Three out of four people would want to know what kind of neurological disorder they had even if there was no cure, according to new global research from GE Healthcare. An even higher percentage of respondents, 81%, would want to identify an incurable neurological disorder if it affected somebody close to them, with more women (84%) wanting to know than men (76%). The “Value of Knowing” global survey of 10,000 adults across 10 countries explored perspectives on incurable neurological disorders including Alzheimer’s (AD) and Parkinson’s (PD).
Prepared to Pay for Diagnosis
While the overwhelming consensus (94%) is that the government or health insurance providers should cover diagnosis, approximately half (51%) of respondents indicated that they would even be prepared to pay for a diagnosis themselves. This sentiment was particularly prevalent in India and China, where 71% and 83% respectively, said they would be prepared to pay. This was echoed by almost one half of those questioned in Russia and around one-third of respondents in UK, USA and Japan.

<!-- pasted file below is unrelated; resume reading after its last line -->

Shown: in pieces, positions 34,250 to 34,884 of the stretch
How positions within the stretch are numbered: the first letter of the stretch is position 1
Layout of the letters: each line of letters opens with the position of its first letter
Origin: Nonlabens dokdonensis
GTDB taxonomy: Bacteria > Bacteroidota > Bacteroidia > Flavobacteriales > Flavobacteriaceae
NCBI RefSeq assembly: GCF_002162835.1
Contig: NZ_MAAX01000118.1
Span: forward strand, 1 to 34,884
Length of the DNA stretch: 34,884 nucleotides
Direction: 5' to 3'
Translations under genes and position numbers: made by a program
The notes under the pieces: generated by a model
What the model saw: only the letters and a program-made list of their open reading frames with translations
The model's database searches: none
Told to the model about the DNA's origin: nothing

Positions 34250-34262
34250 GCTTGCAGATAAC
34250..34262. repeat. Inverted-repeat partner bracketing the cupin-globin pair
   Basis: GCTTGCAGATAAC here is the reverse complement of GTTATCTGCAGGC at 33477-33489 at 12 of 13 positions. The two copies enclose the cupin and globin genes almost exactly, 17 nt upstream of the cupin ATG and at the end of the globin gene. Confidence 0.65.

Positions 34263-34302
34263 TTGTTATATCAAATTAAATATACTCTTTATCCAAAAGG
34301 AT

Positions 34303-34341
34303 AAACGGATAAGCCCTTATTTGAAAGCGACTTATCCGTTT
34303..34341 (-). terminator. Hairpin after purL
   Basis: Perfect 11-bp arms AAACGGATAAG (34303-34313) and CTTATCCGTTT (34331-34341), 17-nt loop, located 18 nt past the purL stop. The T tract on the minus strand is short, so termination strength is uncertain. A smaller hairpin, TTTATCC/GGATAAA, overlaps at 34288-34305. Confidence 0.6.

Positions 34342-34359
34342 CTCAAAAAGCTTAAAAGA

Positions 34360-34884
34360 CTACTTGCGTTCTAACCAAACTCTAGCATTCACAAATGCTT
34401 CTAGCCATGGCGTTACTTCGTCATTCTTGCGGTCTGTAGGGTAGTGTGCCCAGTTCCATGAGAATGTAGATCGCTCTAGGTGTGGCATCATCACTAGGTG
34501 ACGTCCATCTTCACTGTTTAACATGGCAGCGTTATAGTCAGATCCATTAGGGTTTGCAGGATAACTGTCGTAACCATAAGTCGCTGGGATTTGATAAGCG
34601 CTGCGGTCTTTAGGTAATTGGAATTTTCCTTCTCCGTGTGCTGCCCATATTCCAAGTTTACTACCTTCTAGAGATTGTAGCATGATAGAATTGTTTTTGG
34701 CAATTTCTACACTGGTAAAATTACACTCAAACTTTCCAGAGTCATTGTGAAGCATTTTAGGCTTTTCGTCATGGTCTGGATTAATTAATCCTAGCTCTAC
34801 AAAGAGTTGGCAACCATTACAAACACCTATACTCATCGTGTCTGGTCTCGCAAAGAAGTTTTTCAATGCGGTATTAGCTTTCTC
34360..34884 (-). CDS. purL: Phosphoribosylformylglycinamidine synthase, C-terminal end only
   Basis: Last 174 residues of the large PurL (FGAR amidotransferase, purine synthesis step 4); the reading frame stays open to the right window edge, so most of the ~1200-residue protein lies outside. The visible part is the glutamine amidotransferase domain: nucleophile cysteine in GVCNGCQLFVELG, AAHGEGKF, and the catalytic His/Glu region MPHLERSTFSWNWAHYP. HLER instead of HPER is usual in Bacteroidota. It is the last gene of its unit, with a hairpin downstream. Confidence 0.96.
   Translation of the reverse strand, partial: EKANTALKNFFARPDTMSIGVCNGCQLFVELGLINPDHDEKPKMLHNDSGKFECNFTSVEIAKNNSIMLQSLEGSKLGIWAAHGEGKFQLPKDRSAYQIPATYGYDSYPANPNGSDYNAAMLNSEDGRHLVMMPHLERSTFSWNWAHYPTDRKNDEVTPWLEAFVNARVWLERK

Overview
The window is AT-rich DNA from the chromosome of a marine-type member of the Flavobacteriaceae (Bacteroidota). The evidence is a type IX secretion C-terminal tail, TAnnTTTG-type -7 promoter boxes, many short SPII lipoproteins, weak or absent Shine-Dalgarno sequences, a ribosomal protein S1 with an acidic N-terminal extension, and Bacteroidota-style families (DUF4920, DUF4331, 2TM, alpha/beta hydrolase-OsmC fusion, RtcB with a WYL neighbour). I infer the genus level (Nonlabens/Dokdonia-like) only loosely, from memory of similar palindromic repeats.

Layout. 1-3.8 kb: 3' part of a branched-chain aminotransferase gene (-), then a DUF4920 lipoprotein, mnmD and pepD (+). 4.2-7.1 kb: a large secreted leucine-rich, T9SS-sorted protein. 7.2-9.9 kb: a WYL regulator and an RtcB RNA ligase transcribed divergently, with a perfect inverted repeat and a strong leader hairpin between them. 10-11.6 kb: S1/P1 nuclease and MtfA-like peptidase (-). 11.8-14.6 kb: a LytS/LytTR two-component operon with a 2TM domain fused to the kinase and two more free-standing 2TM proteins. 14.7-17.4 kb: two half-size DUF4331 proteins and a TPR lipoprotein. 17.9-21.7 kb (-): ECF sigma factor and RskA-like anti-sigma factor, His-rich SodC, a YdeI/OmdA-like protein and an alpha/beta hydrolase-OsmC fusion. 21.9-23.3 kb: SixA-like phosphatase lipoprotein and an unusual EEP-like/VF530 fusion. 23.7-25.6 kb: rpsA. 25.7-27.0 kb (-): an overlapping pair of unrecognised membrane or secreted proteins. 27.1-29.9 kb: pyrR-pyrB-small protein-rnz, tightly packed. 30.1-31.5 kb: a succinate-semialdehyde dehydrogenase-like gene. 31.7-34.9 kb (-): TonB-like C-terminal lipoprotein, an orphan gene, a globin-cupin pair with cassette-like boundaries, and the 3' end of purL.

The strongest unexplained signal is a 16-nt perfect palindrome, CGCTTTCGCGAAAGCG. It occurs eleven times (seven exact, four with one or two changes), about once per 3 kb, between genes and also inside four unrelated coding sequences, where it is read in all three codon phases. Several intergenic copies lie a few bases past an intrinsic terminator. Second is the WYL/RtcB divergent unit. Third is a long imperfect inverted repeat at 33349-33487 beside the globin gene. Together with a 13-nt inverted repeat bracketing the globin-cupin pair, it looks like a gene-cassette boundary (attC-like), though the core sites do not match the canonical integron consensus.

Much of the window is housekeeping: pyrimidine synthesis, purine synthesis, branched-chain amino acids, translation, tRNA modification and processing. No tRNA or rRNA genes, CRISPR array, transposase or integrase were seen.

“What these statistics tell us is just how strongly people feel about tackling neurological disorders like dementia,” said Marc Wortmann, Executive Director of Alzheimer’s Disease International. “Worldwide, nearly 44 million people have dementia and this number is expected to nearly double in 20 years as the world’s population ages.1 Although there is no cure yet, a timely diagnosis is useful for people with dementia to get access to current treatment, services and support, both medical and non-medical. Governments and healthcare systems need to ensure ready access to the diagnostic tools already available to accurately diagnose disorders such as Alzheimer’s and Parkinson’s, so that people can manage the symptoms as early as possible.” When people surveyed were asked why they would want to know, the most common answer (71%) was to start treatment that could help manage the symptoms of the disease. Other reasons included the opportunity to change lifestyle to potentially slow the impact of the illness (66%), and the ability to make informed decisions (62%). Those who would not want to know cited undue worry and the futility of knowing about their disorder without being able to control it.